If Rick Wylie were cast in a Chevy commercial, the director might pair him with a rugged pickup truck. It makes sense; Wylie worked his way up from sheet-metal apprentice to president of a construction company. In the real world, however, Wylie drives a Volt, pearl white with black trim.
High-speed trains linking Northern and Southern California have been a point of contention for more than a decade. For some, such “bullet trains” are the ideal solution to growing transportation needs; for others, they represent a boondoggle with enormous economic risk.
If a civil engineering firm were to measure a section of a busy street in the Capital Region for an upcoming project, they could survey the road — even during rush hour — with ease, using an advanced laser scanner. With this new technology, an engineer can capture every detail of the street and even take measurements as if the traffic had disappeared.
Check out the license plates of your fellow motorists the next time you are out for a drive, and you may notice more dealer tags than usual.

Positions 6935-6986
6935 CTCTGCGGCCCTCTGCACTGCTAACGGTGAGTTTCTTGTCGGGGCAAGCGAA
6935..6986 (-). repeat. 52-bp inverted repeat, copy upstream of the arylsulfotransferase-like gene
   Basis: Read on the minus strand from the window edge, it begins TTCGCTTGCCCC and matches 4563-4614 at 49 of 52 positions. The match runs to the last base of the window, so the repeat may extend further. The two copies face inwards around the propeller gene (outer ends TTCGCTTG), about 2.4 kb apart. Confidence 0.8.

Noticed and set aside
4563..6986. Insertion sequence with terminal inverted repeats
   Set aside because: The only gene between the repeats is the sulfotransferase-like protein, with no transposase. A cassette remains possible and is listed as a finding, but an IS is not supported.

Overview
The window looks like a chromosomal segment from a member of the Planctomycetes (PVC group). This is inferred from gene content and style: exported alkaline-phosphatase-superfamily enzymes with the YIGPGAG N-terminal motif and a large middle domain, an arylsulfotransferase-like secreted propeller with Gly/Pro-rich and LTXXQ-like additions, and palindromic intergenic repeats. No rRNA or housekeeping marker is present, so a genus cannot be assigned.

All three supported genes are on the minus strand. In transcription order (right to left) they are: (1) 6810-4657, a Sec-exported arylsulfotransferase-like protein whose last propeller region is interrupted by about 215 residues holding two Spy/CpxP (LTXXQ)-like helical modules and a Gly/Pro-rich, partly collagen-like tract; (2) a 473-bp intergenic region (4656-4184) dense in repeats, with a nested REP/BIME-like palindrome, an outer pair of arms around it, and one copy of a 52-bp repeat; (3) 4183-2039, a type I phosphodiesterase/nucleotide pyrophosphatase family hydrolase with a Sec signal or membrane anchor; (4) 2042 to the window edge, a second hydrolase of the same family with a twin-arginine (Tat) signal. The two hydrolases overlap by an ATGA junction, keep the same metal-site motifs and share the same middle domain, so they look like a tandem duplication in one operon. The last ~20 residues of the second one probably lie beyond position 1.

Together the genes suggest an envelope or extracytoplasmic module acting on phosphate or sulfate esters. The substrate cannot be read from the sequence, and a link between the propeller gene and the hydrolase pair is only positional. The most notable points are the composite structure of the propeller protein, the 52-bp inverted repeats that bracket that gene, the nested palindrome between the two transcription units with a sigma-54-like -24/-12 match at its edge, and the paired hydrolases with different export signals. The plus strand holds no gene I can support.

When it comes to financial planning, Cesar Lopez knows his stuff. He can write up an annuity, help with investment and tax strategies and give advice on insurance needs. Just don’t ask him to fix his own computer.
It’s a case of David versus Goliath. A tiny, privately held Rocklin company is taking on multimillion-dollar competitors with a lightning-fast technology that’s more sophisticated than the competition’s.
Bill Mueller, 47, is CEO and managing partner at Valley Vision. One of four partners in the regional Next Economy initiative, Valley Vision serves as the project manager of the Capital Region’s latest economic development effort.
As Sacramento attempts to forge a regional economic development strategy, manufacturing is being touted as a potential breadwinner, but rebuilding the industry piecemeal could take time.
The black widows caged in professor Craig Vierra’s laboratory evoke the macabre. But here, in the Department of Biological Sciences at Stockton’s University of the Pacific, these crawlers are the story’s heroines.
Rollie Swingle didn’t have treatment options for his stage IV prostate cancer.